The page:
To make matters worse, each processor family -- Intel's Pentium / Core series; IBM's PowerX series; Freescale's PowerPC / Cell series; ARM's cores (used in most mobile phones), and so on -- has its own specific machine code. Instruction code 66 will mean different things to the processor inside your PC and to the XScale CPU in your mobile phone. This is one of the main reasons why programs written for one platform, such as the PC, won't run on another, such as a games console.

*

Machine code, as you can guess, is not a pleasant language for humans to work with. It's just numbers. Over the years, many people with beards and terrible social lives have invented programming languages which we humans can work with more easily. The first was "Assembly Language". This was just a case of assigning simple, short words to each machine code number, so instead of "66 9", we could type "JUMP 9". It's easier for us to follow, but as each processor family had its own machine code and, therefore, its own Assembly Language, it wasn't very advanced. (An "Assembler" is the name of the program which translates the Assembly Language into the Machine Code. As this is just a case of looking up each Assembly Language word and writing out the code, these were pretty simple.)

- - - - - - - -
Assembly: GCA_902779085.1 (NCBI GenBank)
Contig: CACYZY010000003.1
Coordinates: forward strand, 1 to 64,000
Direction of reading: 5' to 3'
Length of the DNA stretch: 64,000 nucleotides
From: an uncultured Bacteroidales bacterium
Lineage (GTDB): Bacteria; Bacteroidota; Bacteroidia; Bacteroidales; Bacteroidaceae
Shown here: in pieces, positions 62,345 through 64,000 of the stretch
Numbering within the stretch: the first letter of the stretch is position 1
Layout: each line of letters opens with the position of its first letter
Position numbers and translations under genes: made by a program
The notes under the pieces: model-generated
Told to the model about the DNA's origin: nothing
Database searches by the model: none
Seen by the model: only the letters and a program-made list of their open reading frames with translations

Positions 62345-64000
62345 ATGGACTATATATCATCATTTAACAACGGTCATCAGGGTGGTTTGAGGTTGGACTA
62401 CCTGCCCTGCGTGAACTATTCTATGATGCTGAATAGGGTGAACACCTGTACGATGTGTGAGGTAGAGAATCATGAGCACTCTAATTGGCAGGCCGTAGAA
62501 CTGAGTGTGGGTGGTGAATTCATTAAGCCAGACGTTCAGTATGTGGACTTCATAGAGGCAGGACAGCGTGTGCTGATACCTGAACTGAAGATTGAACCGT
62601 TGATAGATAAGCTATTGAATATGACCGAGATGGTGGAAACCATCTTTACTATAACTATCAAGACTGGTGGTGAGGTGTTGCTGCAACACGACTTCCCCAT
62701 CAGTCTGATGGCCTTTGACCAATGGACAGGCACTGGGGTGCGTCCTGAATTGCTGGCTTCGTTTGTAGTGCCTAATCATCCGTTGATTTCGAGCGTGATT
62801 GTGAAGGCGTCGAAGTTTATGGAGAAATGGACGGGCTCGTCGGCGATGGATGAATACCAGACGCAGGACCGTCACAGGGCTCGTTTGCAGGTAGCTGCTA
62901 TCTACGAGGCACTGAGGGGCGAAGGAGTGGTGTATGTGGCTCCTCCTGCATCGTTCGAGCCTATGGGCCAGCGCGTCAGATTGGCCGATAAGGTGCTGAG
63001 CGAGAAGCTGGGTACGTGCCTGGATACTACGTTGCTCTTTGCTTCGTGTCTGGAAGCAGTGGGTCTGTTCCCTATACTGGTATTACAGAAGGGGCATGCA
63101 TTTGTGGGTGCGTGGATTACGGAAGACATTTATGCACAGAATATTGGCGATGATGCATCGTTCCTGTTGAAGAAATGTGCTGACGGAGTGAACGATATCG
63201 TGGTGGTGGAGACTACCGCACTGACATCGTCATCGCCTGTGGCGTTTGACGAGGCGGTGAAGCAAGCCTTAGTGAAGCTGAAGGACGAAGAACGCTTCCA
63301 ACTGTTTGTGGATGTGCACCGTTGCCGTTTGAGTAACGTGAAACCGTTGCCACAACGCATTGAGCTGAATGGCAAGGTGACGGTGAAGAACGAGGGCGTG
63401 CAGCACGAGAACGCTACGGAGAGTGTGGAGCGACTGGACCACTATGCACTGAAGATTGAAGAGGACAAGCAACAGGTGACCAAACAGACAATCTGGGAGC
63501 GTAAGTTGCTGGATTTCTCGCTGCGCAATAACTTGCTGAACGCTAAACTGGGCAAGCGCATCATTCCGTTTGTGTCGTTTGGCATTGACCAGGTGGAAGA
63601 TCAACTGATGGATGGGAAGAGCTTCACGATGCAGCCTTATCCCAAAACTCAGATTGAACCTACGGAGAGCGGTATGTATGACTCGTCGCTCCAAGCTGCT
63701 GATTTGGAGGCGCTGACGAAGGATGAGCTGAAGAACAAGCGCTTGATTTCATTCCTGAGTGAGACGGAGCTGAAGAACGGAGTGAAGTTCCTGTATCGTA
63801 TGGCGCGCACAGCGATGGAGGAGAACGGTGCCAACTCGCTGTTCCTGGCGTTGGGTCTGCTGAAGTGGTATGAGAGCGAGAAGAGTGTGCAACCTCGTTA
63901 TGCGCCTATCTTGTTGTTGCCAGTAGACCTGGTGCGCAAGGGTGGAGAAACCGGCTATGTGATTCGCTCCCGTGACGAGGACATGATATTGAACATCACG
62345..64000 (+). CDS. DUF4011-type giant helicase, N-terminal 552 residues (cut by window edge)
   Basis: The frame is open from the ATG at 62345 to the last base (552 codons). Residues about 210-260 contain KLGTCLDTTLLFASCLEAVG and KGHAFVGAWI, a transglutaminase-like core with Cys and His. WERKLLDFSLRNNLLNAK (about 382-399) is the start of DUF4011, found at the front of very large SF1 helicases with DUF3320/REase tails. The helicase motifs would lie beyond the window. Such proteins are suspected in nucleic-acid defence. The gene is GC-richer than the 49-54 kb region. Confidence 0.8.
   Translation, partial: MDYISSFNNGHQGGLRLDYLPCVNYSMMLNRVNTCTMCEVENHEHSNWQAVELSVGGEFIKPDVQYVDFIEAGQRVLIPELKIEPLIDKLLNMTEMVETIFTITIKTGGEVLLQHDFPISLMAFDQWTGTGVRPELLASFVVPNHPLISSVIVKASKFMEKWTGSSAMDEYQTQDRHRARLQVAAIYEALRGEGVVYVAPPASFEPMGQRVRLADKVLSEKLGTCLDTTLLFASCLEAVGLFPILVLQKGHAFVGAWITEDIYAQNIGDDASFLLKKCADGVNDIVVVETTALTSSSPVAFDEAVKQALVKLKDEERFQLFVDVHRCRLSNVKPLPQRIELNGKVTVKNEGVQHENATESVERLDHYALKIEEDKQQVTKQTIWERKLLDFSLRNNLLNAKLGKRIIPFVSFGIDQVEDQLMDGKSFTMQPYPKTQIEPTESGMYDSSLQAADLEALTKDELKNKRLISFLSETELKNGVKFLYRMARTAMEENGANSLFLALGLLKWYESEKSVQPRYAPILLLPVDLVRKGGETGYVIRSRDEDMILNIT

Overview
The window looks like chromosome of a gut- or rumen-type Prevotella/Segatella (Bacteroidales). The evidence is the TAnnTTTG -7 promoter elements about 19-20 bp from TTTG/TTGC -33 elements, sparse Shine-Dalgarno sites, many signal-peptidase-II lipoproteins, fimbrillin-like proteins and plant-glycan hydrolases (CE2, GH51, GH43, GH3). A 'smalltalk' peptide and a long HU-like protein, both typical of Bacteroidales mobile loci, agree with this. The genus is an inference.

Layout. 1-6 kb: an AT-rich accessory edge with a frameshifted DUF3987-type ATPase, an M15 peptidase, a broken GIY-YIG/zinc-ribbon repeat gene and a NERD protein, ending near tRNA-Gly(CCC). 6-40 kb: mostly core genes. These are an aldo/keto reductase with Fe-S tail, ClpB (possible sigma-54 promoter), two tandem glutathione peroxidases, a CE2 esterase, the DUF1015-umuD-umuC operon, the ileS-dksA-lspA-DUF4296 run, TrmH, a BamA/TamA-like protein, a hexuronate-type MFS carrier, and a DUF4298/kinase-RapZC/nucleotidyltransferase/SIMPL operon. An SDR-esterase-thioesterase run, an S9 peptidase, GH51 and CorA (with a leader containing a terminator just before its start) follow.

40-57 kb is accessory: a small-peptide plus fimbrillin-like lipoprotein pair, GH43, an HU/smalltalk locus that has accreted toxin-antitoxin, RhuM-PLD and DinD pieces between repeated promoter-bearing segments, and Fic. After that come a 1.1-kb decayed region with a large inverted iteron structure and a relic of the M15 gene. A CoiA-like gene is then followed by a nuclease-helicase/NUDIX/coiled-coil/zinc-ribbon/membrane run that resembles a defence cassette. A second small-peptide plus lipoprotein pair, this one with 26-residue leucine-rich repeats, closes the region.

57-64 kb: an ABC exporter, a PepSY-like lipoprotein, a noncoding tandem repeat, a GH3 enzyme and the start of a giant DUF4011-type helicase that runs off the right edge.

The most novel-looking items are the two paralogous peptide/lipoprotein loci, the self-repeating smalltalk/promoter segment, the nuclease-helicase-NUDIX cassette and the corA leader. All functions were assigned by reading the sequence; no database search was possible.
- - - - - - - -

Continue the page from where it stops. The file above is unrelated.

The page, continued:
Some languages were quite odd. LISP, for example, processed lists of information which were linked by logical chains. COBOL, an early language aimed at business software development, was famously very verbose and resulted in programs with lines like this:

           ADD 1 TO STOCKTOTAL

Other programming languages were much more terse -- C and C++ being the classic examples. The above example might look like this in C:

          ++stockTotal;

These languages were more complex than Assembly Languages. They had to be parsed and analysed carefully as some of the more powerful instructions corresponded to a great many machine code instructions.

These complex programming languages must still be converted into machine code. How this is done has long been a bone of contention.

Compiled languages are translated all in one go, with the end user only ever seeing the machine code file. (E.g. a ".EXE" file in Windows, or a ".app" for Mac OS X.) This was considered the Gold Standard for programming languages as it meant your program would run as fast as possible. However, if there is a bug in the code, it'd invariably cause a crash.